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‘Be vigilant’: Northwestern Ontario municipalities prepare for upcoming wildfire season

By Kris Ketonen
CBC News
March 21, 2024
Category: Forestry
Region: Canada, Canada East

As a warm winter with little precipitation gives way to a dry spring, municipalities in northwestern Ontario are getting ready for a potentially intense wildfire season. Preparations for the season — which begins in less than two weeks — are underway in Red Lake, a municipality in the western reaches of the province that has faced several environmental challenges, including a full evacuation due to a wildfire in recent years. …The fire season officially begins on April 1. Mota said there’s “some general anxiety for a lot of our population, and of course for myself and council, in regards to having those preparations done.” “I’m hopeful that the MNRF will be hiring lots of crews. I know there’s been shortages of crews, and especially crew leaders, to take on new MNRF firefighters, so that’s also a concern for me as well.”

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Ontario needs to press reset on the forestry sector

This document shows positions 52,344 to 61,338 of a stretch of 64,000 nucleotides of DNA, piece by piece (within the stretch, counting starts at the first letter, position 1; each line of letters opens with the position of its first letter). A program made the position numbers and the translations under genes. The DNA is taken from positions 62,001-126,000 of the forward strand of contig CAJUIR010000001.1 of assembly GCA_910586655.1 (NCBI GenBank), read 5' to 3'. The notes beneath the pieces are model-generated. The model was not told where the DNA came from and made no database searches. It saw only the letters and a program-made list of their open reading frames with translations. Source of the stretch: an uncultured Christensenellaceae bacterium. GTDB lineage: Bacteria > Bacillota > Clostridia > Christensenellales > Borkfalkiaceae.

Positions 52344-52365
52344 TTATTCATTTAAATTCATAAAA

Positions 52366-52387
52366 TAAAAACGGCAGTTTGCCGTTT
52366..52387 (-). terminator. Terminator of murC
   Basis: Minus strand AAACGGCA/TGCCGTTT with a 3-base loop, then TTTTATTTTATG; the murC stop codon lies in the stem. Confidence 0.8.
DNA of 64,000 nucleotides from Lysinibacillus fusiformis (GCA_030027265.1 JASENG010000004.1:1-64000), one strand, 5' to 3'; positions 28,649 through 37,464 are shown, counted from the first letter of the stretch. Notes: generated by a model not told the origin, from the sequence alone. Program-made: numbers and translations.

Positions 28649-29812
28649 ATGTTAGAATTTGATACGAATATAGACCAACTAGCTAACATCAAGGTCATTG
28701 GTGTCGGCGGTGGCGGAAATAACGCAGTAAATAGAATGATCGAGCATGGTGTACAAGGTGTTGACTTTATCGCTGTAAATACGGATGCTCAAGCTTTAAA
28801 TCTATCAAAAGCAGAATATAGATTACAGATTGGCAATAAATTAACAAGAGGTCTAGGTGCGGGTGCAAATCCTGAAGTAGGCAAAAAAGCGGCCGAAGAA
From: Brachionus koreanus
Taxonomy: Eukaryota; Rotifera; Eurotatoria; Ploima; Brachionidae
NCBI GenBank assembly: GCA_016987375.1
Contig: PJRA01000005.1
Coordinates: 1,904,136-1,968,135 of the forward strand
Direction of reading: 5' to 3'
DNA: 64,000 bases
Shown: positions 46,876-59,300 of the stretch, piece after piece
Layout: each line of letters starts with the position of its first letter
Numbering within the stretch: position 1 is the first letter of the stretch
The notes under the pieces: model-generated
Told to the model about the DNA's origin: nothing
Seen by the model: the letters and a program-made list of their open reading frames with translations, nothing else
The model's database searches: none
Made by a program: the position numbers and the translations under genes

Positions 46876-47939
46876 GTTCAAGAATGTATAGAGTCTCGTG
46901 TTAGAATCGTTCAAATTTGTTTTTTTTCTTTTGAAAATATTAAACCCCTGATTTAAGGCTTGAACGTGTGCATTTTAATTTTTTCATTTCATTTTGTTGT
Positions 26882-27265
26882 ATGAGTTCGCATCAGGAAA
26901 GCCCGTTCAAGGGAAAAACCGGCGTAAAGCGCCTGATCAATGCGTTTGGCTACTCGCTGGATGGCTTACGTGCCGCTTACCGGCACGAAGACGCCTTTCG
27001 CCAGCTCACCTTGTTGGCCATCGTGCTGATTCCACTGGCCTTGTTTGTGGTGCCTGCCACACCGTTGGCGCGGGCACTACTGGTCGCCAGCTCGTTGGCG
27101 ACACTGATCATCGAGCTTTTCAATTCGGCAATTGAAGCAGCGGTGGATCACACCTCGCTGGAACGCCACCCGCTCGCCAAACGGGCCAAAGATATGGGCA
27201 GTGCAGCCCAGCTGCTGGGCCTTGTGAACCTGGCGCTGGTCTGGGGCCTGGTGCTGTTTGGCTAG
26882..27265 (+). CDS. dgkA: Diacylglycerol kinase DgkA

By Jeremy Williams, Bud Knauff, Tom Clark and Don Huff
Northern Ontario Business
March 22, 2024
Category: Forestry
Region: Canada, Canada East

The state of Ontario’s forest industry, particularly the pulp mills that anchor it, is a matter of concern that demands immediate attention from the provincial government. There has been inadequate public and private investment in the sector causing a significant loss of production capacity. The industry has seen a continuous decline over the past few decades. …Job losses have unfortunately been a consequence of this downward trend. The recent announcements that two of Northern Ontario’s remaining four pulp mills have been idled indicates that the sector is not well. …Neither the government nor the forest industry seem to have a response to this situation. Ontario deserves better. …In light of this, it is imperative for the Ontario government to establish an independent expert panel to delve into why there has been a lack of major investment in Ontario’s forest sector for the past two to three decades.